How Demand Response Can Increase Electric Reliability

demand response

Whether we are talking about demand response, storm hardening, cybersecurity, or something else, as an emergency preparedness professional, I am all for anything that can boost electric grid reliability, a sentiment that most people in my shoes would agree with.  And I am very happy to report that many states are also onboard with the importance of improving reliability.  Four states in particular are leading the way with innovative regulatory mechanisms designed to encourage a greater focus on reliability.

Innovative Demand Response Mechanisms

According to this article, there are 4 states that are leading the charge in this regard: Illinois, Michigan, Maryland and Utah.  This is not to say that other states are not making progress, but these 4 states standout from the crowd.

  • Illinois: The Future Energy Jobs Act, passed in 2016, changed the treatment of energy efficiency spending from an operating expense to a framework that would enable the state’s utility companies to earn a return on equity for energy efficiency spending.  This increases the appetite for spending on these initiatives, which in theory will accelerate innovation and development.
  • Michigan: Provides a framework that allows utilities in the state to earn financial incentives for decreasing retail electric sales, and one way to do this is to increase the focus on demand response initiatives.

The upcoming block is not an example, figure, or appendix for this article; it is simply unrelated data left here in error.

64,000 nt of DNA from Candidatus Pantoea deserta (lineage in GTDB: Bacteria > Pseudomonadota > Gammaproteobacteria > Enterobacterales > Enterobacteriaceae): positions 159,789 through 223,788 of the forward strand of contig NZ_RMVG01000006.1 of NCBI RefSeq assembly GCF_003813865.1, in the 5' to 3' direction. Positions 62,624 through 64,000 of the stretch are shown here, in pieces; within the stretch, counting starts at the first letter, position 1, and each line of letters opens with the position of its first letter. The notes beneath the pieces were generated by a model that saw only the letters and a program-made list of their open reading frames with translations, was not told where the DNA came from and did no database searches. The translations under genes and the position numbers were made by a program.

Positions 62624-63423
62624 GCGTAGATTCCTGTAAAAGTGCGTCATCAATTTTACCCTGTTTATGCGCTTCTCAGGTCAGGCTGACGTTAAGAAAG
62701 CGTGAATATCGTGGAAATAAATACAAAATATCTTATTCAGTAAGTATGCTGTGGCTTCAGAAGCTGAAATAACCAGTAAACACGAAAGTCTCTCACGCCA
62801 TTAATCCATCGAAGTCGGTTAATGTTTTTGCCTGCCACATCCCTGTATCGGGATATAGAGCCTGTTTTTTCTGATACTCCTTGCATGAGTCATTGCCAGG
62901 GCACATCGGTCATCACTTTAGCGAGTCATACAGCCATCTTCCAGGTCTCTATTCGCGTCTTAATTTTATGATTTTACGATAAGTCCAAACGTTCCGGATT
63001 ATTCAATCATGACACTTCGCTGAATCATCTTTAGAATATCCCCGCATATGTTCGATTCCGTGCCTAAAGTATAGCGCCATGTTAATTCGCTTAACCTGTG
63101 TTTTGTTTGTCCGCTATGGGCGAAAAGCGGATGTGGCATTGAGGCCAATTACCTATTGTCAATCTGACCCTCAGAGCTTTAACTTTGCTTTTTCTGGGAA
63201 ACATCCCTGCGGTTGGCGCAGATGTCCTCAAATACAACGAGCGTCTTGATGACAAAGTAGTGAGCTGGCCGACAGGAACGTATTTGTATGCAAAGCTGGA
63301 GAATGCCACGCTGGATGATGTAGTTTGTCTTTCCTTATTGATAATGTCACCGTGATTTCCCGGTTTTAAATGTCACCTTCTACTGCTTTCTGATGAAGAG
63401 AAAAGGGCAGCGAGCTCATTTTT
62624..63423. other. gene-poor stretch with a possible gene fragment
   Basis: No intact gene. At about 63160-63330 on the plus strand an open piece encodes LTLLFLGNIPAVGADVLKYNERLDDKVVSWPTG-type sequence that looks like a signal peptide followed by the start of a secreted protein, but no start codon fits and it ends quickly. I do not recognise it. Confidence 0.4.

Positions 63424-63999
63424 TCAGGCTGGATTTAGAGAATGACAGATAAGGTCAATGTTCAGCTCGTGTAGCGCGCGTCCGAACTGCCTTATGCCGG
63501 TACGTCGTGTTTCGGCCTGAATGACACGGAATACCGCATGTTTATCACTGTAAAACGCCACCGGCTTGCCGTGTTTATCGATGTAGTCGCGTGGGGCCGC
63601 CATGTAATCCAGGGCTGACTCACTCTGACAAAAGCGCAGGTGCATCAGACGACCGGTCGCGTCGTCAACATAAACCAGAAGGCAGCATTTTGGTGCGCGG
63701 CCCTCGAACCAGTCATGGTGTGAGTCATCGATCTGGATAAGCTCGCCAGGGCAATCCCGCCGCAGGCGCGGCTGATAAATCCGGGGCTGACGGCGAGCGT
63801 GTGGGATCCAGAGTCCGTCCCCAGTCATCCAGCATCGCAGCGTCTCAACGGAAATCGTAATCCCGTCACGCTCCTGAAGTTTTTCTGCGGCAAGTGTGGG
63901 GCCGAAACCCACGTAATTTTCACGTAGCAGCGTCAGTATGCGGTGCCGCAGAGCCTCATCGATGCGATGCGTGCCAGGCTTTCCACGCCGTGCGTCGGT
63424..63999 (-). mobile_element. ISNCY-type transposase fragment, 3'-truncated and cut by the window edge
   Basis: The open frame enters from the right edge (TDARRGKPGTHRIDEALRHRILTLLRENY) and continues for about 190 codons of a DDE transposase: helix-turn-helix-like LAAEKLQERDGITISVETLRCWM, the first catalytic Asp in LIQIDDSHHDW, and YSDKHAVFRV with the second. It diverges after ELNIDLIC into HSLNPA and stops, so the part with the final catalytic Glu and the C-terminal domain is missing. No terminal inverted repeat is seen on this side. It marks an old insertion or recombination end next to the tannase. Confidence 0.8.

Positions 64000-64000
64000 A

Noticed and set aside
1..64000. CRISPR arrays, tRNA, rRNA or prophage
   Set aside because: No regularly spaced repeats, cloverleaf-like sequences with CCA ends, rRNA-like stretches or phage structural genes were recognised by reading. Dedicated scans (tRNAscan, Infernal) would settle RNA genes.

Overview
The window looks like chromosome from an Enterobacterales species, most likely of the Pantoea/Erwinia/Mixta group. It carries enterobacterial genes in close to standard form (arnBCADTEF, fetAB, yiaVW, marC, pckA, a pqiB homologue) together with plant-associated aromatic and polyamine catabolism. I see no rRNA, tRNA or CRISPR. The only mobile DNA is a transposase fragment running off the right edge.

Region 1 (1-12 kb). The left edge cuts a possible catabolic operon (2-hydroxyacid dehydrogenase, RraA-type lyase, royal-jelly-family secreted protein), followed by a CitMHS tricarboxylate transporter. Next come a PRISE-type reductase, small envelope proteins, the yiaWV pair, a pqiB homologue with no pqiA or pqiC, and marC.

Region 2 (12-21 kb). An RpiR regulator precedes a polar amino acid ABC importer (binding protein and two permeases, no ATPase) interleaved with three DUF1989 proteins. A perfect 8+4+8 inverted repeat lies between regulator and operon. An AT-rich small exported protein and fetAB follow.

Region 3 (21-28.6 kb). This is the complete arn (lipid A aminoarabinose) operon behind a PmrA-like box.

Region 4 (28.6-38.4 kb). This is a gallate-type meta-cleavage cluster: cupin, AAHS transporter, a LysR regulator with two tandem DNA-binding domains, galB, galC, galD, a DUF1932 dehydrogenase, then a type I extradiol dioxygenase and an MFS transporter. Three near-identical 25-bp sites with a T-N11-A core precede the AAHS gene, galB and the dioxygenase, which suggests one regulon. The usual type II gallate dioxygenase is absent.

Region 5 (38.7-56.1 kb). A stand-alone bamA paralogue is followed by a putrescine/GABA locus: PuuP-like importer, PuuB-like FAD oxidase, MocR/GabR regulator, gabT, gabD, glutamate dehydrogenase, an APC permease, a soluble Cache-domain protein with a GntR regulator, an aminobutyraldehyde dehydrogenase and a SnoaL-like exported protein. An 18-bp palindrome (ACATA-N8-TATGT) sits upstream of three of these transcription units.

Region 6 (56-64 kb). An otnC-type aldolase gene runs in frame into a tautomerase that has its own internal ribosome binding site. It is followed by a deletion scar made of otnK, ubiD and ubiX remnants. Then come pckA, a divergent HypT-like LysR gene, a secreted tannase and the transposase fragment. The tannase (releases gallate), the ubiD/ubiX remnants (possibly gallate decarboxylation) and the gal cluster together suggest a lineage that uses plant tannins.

• Maryland: Developed a cost-recovery mechanism for energy efficiency spending that treats this spending like a capital expense that can be amortized over a 5-year period, dramatically improving the short-term ROI of such spending.
  • Utah: Similar to Maryland’s framework, in 2016 Utah passed the Sustainable Transportation and Energy Plan Act, allowing state utilities to amortize demand side management costs over 10 years, which again boosts the short-term ROI by spreading the cost over a number of years.

The bottom line is that our country needs better electric reliability, and one way to help accomplish this goal is to ease the burden – and increase the attractiveness – of demand response spending for utilities.

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